In “Robin’s Wish,” a documentary about the last days of Robin Williams, the comedian’s widow, Susan Schneider Williams, recalls one of the first times that she could tell something was seriously off. Robin called her from Vancouver, where he was shooting the third “Night at the Museum” film, and he couldn’t calm himself down. He was having a panic attack over the fact that he couldn’t remember his lines; at times, he was having trouble remembering even one line of dialogue. That wasn’t a problem he’d had before, and given that he was one of the most mentally nimble people who ever lived, you can see how disturbing this might have been. Shawn Levy, the “Night at the Museum” director, recalls Robin telling him, “I don’t know what’s going on. I’m not me anymore.” His mind, says Levy, “was not firing at the same speed. That spark was diminished.”
Susan also tells a story about how the night before they were planning to visit Mort Sahl, the classic comic who was a pal of Robin’s, Williams became obsessed, in the middle of the night, with the fear that Mort wasn’t okay. He had to go check up on him. He started sending him text messages, and since they weren’t returned (Mort, in all likelihood, was asleep), he took that as evidence that things were not okay. “This was a typical night for us,” says Susan. She remembers that Williams, in the midst of his paranoia, said, “I just want to reboot my brain.”
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“Robin’s Wish,” which deals with the slow creep of Williams’ deterioration during the final months of his life, is a documentary that’s honest and scary, wrenching and moving. It’s a portrait of the artist as a brave, joyous, wounded soul. It’s also a diary of Robin Williams slowly losing his mind.
When Williams committed suicide, on Aug. 11, 2014, it was only about six months into his ordeal. His symptoms had gotten gradually worse — the cognitive decline, the impairment of movement in his left hand – but he’d had brain scans that turned up nothing. The one diagnosis he’d received during this time was a diagnosis of Parkinson’s disease. He was told that it was early and mild. That was surely a devastating thing to hear, but Williams knew that something else was wrong. He asked his doctor, “Do I have Alzheimer’s? Do I have dementia? Am I schizophrenic?” He could sense the center wasn’t holding, but he scarcely had words to describe that feeling. And when he took his life, he still didn’t know what it was. He just felt himself slipping away.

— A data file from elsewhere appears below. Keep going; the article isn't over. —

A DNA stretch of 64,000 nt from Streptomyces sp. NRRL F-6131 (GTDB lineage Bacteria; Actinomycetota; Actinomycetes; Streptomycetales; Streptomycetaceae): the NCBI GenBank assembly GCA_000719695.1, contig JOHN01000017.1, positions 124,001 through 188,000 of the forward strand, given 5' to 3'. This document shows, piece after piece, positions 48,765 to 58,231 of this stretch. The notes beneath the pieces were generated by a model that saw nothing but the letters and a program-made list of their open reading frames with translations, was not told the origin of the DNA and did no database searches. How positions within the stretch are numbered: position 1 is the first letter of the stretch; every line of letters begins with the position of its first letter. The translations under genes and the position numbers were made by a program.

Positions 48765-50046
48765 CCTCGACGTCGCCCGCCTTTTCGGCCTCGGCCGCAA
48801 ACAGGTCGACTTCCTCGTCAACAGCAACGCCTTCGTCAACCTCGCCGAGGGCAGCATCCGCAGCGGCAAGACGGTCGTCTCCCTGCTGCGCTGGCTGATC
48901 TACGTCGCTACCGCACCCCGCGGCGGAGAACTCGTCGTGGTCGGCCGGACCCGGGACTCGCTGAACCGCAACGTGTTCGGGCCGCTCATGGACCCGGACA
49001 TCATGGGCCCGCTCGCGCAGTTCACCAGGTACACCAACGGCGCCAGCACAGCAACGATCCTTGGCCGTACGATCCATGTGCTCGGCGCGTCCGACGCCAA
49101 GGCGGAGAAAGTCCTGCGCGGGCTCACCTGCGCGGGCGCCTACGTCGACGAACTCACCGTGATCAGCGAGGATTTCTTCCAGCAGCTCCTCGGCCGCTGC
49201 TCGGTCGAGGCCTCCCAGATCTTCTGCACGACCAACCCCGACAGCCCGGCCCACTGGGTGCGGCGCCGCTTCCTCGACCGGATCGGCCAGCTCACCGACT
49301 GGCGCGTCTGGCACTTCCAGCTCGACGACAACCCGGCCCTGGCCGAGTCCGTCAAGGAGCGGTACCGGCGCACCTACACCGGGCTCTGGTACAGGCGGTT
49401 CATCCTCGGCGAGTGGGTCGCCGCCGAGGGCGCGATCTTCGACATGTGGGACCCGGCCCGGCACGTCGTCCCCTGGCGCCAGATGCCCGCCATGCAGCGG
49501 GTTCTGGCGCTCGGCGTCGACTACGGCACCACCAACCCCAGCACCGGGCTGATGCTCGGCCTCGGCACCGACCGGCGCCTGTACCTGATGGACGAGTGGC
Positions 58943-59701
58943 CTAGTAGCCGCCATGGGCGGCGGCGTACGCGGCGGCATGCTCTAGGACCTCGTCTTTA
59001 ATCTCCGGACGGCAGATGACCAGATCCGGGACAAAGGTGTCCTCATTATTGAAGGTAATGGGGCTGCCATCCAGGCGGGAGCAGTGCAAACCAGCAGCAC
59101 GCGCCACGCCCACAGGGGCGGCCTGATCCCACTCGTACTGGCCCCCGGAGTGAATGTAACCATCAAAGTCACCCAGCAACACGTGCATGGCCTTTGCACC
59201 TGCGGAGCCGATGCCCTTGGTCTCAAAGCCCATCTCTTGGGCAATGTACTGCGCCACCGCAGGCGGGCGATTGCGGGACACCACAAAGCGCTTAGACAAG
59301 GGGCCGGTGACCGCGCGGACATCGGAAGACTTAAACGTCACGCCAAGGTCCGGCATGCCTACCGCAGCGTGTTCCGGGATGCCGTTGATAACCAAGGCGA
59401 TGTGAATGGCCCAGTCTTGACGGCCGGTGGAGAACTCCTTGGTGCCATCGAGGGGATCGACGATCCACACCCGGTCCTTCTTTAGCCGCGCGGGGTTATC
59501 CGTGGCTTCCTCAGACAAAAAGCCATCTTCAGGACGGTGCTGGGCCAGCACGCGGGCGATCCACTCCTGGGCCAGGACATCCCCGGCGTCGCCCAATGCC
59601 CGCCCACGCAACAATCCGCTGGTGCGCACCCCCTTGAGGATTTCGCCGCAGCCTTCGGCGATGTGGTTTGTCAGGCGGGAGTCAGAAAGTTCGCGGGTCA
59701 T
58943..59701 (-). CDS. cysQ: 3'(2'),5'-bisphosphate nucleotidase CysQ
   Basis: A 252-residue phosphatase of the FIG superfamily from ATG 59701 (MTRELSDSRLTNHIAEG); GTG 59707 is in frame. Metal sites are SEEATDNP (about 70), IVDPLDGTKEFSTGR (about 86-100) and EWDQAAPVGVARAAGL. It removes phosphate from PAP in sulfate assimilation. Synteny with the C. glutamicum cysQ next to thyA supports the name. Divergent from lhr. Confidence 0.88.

It was only during an autopsy that doctors learned he’d been suffering from Lewy body dementia, a degenerative condition with many similarities to Alzheimer’s, though it takes hold more quickly. In the film, Dr. Bruce Miller, Director of the Memory and Aging Center at UCSF, explains how Lewy body dementia works, using phrases like “the misfolding of proteins with neurons.” Essentially, the neurons degenerate, a syndrome that builds until it sweeps across the brain stem, affecting every aspect of experience: sleep, mood, cognition. The disease, he says, “becomes progressively irreversible, unstoppable, and always fatal.” Susan Williams says that “If we’d had the accurate diagnosis of Lewy body dementia, that alone would have given him some peace.” But watching the documentary, you may wonder if that’s the case. Robin Williams had the sensitivity to sense what was happening to him, and part of the film’s devastation is that it’s not clear that more knowledge would have diminished the slow burn of his torment.